Since things were going so good for Leno, the gambling term “In the chips” came to mind. So, I went to a store and bought about 10 bags of Doritos, and tossed them in the photo car with some large cardboard pieces and a card table. The idea was to have the cardboard around Leno’s waist and completely cover it with Doritos, so it looked like he was waist-deep in the things. He’d hold a chip like he was about to take a bite, and there he’d be, In the Chips!

Jay had been in his garage and was wearing a dark blue coverall suit. After shooting some interview stuff for a while, I asked him if he’d go for the portrait I had in mind.

He wouldn’t do it. He didn’t even take us to see any of the cars in his garage. So when we got done and I realized I was going to have far less success than I’d hoped for, I told him, “Well, if you don’t do the chips photo, I can’t expense the ten bags of Doritos, so you’re going to have to autograph them for me.” And that’s what he’s doing in these two photos. His autograph was a squiggly signature with a quick, simple cartoon of his face with a long chin.

I had the chips for a while. Gave them away to friends and finally emptied the last one out, keeping the empty plastic bag with his signature. It met its demise several years ago.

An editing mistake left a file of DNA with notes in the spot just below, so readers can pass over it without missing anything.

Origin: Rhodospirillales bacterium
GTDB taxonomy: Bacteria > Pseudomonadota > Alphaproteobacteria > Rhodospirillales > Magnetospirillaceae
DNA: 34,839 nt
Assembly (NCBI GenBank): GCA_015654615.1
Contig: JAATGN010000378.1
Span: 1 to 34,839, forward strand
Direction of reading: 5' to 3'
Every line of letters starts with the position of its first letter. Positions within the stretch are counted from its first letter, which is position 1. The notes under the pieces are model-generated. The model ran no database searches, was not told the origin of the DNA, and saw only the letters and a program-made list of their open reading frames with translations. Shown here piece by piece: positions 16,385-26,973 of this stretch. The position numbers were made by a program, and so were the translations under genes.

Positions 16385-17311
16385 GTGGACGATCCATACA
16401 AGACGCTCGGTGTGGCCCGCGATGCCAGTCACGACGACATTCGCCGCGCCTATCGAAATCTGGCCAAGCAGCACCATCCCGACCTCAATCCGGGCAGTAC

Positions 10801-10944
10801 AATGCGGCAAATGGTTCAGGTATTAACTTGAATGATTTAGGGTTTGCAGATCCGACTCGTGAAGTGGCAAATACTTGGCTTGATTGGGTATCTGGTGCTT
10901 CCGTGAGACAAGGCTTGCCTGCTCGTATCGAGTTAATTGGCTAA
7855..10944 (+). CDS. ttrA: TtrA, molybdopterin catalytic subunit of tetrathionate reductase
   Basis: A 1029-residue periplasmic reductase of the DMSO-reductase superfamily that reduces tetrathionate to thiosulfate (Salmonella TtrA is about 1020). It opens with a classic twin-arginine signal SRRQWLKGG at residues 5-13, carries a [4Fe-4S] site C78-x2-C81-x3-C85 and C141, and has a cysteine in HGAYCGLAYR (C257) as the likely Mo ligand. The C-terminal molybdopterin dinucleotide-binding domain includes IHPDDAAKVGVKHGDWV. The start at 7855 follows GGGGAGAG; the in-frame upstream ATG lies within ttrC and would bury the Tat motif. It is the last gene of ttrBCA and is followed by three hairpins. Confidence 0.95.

Then, tonight I‘d been looking for the sales contract for the motorhome we bought a year ago, so we can write off the sales tax we paid for it at our tax prep appointment tomorrow. We just moved from Alpine to Oceanside, and I can’t find the receipt I need, but I did find these photos, and a refreshed memory. Now if I could only remember where I put that damned sales contract.

Thanks, Jim!

Now, as Paul Harvey (WHO???) used to say, “Here’s the rest of the story …”


Shortly after Jay Leno was named permanent guest host on the “Tonight Show” in 1987, I was invited up to his house in Beverly Hills to interview him. Comics would kill other comics to sit in for Johnny Carson. This was a big, big deal. As we now know, the gig made Leno heir to Carson’s kingdom.

It was a twofer: Jay was also doing an amphitheater show in San Diego. Not that they needed help with sales in those days. He was a red-hot ticket.